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Blurred lines

The separation of the three main branches of government—the executive, the legislative, and the judiciary—is a fundamental principle of our constitutional order. They are termed as “coequal,” in that each is not meant to supersede the others but to provide checks and balances in the running of government. Congress holds the power to appropriate the budget for specific departments and programs that the executive approves and implements, while the judiciary, when called upon, is the final arbiter of legal questions concerning the laws created by Congress.

There is a reason these restrictions have been put in place. It is to ensure that our government remains free from the hegemonic control of any single individual. This derives particularly from hard lessons learned during the dark years of the Marcos dictatorship, when then President Ferdinand Marcos dissolved Congress and installed a more compliant National Assembly that had to share its powers to legislate with the president himself. The judiciary, the weakest of the three coequal branches of government because of limitations placed on the exercise of judicial review, was forced to sit idly by as the dictator created law after law to shore up his own position, greed, and ambition with the help of a rubber-stamp legislature, leading to widespread human rights abuses, plunder, and, in the wake of Ninoy Aquino’s assassination in 1983, the most dismal economic recession the country had seen since World War II.

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It is disturbing then to see the trend lately of the blurring of lines between the three branches, as if history is repeating itself. We see this, for example, in an elected senator playing the President’s man Friday every time the President deigns to show up for work once a week, sitting dutifully at the right hand of the “Father” for no better reason than to be present and be the chief executive’s shadow. We see this in supposedly esteemed and honorable members of Congress falling over themselves to act on the rambling threats of the President against his many perceived enemies. Most recently, there was the unabashed intervention of the President in the dispute between two squabbling children for the speakership of the House of Representatives.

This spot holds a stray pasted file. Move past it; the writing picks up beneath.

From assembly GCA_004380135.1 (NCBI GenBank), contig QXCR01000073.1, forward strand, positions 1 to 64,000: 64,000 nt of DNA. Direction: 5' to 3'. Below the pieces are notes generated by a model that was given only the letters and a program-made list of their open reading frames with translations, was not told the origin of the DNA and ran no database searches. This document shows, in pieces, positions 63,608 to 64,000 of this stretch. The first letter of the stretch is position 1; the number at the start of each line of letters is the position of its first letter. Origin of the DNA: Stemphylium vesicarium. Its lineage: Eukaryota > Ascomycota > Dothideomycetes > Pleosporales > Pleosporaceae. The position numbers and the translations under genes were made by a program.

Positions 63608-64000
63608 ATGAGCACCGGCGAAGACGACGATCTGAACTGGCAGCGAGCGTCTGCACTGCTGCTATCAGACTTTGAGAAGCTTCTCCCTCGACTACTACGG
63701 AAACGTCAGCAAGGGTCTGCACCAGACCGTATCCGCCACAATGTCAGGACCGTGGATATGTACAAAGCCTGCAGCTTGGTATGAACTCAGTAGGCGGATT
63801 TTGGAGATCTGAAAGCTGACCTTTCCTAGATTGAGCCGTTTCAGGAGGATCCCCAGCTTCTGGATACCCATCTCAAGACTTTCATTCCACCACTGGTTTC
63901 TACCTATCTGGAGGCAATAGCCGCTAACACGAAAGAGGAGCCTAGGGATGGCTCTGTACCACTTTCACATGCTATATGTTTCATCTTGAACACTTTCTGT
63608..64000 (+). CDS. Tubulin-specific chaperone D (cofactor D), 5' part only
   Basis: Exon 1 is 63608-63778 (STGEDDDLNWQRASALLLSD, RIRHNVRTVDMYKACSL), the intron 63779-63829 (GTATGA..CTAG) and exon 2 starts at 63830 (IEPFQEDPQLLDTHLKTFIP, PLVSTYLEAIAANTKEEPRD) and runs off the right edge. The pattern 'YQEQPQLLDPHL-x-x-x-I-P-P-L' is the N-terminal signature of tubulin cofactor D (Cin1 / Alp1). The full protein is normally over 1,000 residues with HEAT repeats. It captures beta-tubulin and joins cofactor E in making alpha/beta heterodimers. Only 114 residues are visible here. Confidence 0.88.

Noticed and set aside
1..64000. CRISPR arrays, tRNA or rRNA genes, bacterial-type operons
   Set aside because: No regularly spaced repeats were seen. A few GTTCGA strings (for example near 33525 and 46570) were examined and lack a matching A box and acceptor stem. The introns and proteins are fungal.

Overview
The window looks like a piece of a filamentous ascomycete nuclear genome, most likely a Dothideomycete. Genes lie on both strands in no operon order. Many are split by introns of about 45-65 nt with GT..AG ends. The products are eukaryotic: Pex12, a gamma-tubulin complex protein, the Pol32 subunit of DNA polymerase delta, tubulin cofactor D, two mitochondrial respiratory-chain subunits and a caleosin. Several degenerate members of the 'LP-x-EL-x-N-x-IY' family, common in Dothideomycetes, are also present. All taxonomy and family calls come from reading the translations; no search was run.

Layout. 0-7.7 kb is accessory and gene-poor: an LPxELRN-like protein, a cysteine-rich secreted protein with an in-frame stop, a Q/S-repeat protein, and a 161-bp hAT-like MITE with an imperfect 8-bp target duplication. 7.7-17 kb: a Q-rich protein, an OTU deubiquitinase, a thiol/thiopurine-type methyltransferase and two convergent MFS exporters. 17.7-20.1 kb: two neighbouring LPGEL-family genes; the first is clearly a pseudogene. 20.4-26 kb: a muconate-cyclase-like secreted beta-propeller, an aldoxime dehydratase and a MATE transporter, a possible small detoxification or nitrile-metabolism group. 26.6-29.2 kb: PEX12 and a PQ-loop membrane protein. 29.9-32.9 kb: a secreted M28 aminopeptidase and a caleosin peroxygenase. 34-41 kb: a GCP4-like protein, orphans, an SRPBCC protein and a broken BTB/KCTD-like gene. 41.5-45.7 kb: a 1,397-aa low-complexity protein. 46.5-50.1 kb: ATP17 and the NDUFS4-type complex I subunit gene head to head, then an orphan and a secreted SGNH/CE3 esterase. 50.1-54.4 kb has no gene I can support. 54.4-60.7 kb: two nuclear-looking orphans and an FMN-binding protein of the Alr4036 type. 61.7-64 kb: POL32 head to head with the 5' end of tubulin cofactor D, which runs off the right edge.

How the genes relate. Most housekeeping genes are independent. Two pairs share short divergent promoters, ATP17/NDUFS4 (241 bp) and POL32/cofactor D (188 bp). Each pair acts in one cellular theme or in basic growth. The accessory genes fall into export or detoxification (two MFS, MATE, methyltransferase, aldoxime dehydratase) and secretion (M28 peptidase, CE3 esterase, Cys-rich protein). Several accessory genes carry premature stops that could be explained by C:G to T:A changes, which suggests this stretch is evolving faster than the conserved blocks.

We have always had lopsided majorities in both the Senate and the House. We see the familiar rigodon after every election, where politicians of varying degrees of integrity flock to the winning party to ensure their continued supply of political capital and guaranteed access to discretionary funds. This behavior is at the root of the country’s culture of patronage politics, where our elected officials consciously owe their allegiance to their political benefactors rather than to the institutions, and by extension the people, they are sworn to serve. The system then ceases to be a representative government, in that it no longer serves to protect the interests of the governed, but instead becomes subject to the whims and caprices of a single individual holding sway over the people’s so-called representatives. And if these leaders no longer speak for us, why do we let them stay? What purpose do they serve?

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This unwelcome, dangerous development ought to be rejected by the people. There is nothing beneficial to be gained for democracy and republican values in the creation of a pliant supermajority under the thumb of a strongman President. Even as we speak, we see the voices of dissent being silenced in both houses of Congress and across the land. Without vigilant dissent, there can be no movement forward, only more of the exclusive fawning and pleasuring we see members of the ruling order give each other.

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Ryan Robert Flores is a product development manager at a design firm in Manila that serves clients both here and abroad.

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TAGS: Congress, executive, Government, judiciary, Legislative, opinion, politics
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